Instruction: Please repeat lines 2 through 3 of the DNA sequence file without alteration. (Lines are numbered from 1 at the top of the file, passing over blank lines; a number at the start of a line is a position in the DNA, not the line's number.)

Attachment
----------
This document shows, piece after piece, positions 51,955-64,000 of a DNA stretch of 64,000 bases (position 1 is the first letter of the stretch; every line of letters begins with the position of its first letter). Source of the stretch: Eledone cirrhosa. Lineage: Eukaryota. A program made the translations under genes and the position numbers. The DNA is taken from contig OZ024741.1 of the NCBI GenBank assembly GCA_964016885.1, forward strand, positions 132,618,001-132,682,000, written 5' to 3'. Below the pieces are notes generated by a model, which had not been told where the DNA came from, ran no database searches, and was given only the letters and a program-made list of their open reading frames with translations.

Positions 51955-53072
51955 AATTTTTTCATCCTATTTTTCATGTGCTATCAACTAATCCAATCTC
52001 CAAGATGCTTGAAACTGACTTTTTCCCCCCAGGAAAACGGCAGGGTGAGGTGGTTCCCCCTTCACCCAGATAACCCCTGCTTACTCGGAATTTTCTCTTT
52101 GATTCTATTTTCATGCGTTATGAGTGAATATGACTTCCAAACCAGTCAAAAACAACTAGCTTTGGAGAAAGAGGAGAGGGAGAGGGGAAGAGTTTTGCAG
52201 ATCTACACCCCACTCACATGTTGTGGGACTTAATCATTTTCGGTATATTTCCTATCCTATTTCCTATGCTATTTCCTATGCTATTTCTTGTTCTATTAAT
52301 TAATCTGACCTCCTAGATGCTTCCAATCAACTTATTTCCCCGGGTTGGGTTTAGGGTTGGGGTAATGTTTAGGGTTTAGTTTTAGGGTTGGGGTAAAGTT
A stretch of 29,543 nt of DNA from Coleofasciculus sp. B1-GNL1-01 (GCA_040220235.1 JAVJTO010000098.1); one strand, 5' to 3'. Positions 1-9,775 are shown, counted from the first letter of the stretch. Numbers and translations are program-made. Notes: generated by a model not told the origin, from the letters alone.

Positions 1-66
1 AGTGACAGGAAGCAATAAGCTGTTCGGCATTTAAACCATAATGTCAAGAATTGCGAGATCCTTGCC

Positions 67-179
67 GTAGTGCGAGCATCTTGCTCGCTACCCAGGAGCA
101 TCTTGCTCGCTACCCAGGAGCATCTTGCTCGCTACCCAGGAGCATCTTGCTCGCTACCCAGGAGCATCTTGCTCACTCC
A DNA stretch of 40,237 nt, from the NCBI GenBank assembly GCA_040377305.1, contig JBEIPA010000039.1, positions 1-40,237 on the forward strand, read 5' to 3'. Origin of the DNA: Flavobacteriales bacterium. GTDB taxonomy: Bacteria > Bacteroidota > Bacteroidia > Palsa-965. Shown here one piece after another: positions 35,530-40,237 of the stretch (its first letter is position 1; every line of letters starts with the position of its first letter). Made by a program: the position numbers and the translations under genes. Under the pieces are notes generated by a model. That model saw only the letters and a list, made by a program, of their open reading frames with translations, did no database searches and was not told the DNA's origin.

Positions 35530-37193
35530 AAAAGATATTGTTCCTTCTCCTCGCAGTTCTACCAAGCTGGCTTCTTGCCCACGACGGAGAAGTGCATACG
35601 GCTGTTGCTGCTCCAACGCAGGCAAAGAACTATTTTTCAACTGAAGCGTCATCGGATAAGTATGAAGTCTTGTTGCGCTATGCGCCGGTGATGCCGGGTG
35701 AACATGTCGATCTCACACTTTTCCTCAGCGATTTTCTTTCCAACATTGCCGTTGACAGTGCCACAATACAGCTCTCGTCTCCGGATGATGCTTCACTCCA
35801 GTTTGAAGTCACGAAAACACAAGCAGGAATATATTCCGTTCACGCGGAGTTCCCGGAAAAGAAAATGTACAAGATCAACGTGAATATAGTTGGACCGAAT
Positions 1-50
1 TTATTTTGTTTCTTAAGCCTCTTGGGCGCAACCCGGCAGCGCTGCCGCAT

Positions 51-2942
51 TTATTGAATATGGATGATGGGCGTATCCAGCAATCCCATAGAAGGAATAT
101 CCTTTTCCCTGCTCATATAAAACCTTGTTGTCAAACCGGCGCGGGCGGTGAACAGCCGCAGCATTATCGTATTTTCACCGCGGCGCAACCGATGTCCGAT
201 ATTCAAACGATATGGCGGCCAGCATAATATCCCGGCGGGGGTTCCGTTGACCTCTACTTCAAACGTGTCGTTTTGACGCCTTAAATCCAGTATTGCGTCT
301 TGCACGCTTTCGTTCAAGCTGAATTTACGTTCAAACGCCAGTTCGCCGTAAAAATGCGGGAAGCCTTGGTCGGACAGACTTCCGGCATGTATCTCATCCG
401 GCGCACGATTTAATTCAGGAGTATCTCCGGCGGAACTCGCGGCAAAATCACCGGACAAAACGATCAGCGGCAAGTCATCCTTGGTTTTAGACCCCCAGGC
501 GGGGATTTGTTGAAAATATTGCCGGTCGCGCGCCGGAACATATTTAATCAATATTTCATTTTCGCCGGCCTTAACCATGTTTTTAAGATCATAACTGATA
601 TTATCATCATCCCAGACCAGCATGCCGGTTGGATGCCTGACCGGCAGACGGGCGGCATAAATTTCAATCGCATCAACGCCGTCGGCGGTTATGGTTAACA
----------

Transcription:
Positions 51955-53072
51955 AATTTTTTCATCCTATTTTTCATGTGCTATCAACTAATCCAATCTC